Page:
WordCruncher has been crucial in my work on the critical text of the Book of Mormon. I created a collation that identified differences in the two manuscripts and 20 printed editions from 1830 to 1981. Then Doug Bayless created a WordCruncher version of the collation. When the Yale edition of the Book of Mormon came out in 2009, I had it made into a WordCruncher version. Prior to having these databases, I had to do a linear search of the collation and the Yale edition, which was ugly.
I used the collation in writing Analysis of Textual Variants (6 vols., 2004–2009, revised 2016–2017), and Grammatical Variation (4 vols., 2016–2018). I use WordCruncher with my collation or Yale database for virtually any of my presentations, papers, or publications.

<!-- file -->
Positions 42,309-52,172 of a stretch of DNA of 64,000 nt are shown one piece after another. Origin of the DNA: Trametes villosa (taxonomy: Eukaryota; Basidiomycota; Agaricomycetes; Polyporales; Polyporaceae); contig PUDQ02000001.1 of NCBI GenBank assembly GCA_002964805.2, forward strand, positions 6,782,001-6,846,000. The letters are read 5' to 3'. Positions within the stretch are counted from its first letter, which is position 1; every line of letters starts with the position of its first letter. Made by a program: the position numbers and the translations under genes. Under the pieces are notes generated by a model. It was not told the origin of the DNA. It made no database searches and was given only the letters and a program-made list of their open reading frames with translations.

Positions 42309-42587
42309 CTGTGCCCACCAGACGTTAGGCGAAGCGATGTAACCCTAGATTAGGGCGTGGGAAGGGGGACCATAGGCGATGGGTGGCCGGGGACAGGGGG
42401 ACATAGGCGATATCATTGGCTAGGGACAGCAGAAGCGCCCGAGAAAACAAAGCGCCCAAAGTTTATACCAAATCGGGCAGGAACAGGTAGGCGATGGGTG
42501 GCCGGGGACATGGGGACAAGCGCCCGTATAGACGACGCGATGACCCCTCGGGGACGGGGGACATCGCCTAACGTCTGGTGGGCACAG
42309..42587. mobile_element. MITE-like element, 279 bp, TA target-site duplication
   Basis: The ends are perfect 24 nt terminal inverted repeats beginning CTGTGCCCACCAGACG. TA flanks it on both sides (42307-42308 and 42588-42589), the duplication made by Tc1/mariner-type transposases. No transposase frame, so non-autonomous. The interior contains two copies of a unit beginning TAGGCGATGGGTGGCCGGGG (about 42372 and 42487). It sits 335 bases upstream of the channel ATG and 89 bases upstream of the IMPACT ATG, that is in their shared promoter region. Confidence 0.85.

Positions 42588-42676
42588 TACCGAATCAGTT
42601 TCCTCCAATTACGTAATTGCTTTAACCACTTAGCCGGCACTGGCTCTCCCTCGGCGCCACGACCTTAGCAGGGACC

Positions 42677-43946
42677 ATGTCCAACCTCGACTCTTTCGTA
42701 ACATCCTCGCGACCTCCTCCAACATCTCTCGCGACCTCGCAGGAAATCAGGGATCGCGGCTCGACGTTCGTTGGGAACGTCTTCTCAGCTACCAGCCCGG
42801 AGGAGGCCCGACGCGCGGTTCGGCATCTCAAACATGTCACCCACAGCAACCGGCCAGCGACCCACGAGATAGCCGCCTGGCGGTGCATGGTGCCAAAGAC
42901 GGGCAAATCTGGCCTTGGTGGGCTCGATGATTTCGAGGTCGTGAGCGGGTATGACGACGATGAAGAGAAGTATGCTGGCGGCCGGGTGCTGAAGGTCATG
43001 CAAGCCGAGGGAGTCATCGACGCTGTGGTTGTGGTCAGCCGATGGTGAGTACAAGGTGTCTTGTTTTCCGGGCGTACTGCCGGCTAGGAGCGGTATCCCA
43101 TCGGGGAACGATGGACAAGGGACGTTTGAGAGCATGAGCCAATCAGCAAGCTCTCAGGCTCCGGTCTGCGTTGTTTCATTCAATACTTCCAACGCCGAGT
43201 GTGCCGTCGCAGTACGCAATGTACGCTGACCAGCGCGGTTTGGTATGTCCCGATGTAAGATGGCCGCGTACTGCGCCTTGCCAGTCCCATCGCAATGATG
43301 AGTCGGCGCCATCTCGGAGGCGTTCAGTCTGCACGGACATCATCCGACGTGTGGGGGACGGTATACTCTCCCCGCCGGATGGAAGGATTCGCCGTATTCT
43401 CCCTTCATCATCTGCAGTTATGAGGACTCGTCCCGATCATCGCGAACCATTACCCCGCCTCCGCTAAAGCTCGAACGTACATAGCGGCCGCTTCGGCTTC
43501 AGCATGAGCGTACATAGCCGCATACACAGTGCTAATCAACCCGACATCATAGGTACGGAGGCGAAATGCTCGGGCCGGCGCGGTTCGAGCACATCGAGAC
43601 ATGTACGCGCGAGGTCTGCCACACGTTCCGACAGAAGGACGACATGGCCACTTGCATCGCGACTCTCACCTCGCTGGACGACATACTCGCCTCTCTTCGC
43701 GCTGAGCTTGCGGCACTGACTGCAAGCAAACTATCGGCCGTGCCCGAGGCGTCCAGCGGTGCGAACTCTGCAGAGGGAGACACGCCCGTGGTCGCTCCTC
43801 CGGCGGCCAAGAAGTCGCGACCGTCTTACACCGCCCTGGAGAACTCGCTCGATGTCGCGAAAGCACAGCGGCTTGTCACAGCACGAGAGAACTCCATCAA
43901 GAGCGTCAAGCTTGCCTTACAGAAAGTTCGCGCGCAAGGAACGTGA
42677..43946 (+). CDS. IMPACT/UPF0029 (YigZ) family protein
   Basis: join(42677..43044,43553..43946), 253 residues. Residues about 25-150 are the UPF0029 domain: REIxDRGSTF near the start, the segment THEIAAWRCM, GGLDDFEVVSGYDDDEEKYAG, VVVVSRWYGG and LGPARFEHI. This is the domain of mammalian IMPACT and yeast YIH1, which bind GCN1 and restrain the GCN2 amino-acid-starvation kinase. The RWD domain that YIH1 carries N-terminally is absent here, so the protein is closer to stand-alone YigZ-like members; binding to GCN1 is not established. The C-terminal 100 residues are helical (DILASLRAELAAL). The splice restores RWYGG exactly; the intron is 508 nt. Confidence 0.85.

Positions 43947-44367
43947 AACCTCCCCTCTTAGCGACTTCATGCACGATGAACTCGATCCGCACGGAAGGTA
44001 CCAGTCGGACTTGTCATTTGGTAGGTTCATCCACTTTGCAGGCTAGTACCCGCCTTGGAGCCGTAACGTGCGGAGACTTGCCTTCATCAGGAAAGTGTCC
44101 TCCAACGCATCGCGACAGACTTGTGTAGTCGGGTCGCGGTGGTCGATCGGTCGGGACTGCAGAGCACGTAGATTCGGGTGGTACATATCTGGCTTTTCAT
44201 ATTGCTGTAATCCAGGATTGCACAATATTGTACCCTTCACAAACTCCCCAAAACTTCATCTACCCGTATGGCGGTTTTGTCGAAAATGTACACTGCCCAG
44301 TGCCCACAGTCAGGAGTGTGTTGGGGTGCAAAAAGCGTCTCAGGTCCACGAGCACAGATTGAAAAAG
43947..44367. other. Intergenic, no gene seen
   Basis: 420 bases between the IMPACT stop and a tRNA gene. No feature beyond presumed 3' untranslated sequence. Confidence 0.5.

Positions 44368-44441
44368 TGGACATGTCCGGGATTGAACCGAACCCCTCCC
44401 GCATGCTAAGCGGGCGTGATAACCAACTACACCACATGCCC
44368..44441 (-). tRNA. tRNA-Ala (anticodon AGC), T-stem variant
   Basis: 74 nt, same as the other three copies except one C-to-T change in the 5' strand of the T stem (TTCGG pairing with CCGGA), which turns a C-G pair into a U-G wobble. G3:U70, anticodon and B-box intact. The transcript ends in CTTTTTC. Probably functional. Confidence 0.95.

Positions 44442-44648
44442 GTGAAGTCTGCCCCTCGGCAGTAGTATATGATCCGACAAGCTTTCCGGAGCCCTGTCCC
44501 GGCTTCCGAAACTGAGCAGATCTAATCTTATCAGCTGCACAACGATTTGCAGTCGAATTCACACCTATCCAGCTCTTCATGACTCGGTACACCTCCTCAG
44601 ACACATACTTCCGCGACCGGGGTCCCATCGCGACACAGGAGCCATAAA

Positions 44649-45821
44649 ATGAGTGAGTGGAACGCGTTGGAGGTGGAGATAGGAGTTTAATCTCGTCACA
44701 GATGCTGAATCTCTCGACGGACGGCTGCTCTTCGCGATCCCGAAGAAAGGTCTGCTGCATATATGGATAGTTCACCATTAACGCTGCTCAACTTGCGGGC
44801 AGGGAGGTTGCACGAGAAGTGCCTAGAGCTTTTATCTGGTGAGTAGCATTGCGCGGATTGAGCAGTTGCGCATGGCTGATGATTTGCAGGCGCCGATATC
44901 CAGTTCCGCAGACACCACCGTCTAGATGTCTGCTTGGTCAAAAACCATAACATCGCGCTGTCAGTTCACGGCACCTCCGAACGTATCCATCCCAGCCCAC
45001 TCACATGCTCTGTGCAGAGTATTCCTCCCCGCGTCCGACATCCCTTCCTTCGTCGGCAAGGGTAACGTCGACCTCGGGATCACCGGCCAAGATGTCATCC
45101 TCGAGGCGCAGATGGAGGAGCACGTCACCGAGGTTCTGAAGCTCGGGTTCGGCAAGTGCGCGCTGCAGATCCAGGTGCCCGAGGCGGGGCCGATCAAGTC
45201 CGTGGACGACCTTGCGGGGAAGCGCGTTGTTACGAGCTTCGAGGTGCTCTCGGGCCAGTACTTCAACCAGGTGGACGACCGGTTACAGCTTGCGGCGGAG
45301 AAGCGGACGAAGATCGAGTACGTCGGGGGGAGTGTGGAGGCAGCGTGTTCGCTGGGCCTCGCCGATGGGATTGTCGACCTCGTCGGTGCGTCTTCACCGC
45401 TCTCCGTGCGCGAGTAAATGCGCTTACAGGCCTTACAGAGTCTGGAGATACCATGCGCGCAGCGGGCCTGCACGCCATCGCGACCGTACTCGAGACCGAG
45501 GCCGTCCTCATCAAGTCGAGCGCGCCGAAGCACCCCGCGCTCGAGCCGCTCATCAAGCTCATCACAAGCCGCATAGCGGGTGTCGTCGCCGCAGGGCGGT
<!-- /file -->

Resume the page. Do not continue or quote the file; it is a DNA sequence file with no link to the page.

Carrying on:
Students in my class Textual Criticism of the Book of Mormon use the two databases in writing papers and doing research. WordCruncher team members have helped the students learn to use WordCruncher.
All in all, there is no critical text project as we know it without the WordCruncher team and software.
Professor, Linguistics and English Language
Brigham Young University